Dracula, the Untold Story
imitating the dog/Leeds Playhouse
Touring to Derby Playhouse Oct 19-23, Dukes Lancaster Oct 29-30, Lowry Salford Nov 12-13.
THERE was, and presumably always will be, access to the Dracula of old: the personal, primitive, page-turning magic of imagined crucifixes and wooden stakes.
But here we move on from 19th century text, via gloomy, it flickering black and white movies, to a mid-20th century setting.
It’s New Year’s Eve 1965, and a young woman, ostensibly in her 20s, walks into a London police station to admit murdering a newly-discovered, decapitated corpse seven decades earlier.
In the real world, the Beatles are singing We Can Work It Out. But can the audience of 2021, given the apparent collapse of the time-frame?
Here, the always-innovative imitating the dog company presents a post mortem on the Dracula myth, treating it as historic fact, in the form of a freshly-conceived graphic novel, merging literature, art and animation by utilising actors juxtaposed with imitating the dog's trademark massive, often dazzling, projected imagery.
Mina Harker (Riana Duce), the original detective of the novel, becomes the female protagonist of a fresh investigation. Her police inquisitors (Adela Rajnovic and Matt Predergast) are the catalysts for her revelations.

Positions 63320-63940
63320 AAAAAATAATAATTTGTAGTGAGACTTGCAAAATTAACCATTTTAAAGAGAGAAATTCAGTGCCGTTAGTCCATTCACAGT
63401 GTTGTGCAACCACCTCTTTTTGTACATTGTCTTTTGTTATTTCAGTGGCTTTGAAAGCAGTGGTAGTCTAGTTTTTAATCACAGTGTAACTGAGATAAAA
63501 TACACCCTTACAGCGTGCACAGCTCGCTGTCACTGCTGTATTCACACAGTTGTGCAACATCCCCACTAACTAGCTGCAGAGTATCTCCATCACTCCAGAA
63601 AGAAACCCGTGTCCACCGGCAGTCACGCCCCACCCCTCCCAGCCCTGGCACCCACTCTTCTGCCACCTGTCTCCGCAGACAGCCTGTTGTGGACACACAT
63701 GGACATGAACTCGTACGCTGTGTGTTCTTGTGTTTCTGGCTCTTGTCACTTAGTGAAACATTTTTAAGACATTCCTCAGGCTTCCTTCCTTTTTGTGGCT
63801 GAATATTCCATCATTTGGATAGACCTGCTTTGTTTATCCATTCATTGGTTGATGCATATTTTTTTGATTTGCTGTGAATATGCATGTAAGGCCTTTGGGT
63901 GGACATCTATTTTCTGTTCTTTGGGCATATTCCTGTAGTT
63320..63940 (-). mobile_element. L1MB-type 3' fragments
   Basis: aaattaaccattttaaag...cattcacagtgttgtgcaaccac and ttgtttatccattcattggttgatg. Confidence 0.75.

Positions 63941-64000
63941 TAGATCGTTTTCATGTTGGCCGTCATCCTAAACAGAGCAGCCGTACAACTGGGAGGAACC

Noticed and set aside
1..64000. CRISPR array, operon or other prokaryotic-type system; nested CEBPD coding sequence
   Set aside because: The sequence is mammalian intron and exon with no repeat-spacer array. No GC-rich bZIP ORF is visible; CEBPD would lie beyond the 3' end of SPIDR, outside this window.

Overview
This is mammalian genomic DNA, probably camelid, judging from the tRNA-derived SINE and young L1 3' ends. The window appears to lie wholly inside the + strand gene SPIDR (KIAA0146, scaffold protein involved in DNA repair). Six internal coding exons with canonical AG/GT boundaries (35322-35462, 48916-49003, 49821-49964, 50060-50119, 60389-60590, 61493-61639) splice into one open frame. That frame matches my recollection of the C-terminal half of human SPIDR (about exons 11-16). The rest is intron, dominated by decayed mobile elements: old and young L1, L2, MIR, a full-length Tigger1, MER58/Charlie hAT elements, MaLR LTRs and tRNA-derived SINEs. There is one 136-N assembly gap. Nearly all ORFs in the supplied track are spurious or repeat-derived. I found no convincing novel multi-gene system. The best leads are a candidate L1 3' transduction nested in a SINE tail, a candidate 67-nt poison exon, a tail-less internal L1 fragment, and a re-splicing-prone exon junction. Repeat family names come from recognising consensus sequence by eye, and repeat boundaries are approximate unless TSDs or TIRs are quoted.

The revisionist authors, Andrew Quick and Pete Brooks, are also the directors of this multi-faceted enterprise, which splices cartoonish fun (complete with speech bubbles) with occasional subtitled multi-lingual excerpts.
Often we appear to be caught up in the shadowy world of bad dreams, having been reminded that “evil’s cleverest trick is to forget.”
But inevitably, where is the focus of attention; on Simon Wainwright’s ingenious, overwhelming video design, or on the endeavours of the physical actors it dwarfs? Do we give priority to the puppets, or the puppeteer?
In this case, it can only be hoped that alert observers may respond in equal measure to the commendable lucidity of such an integrated presentation.
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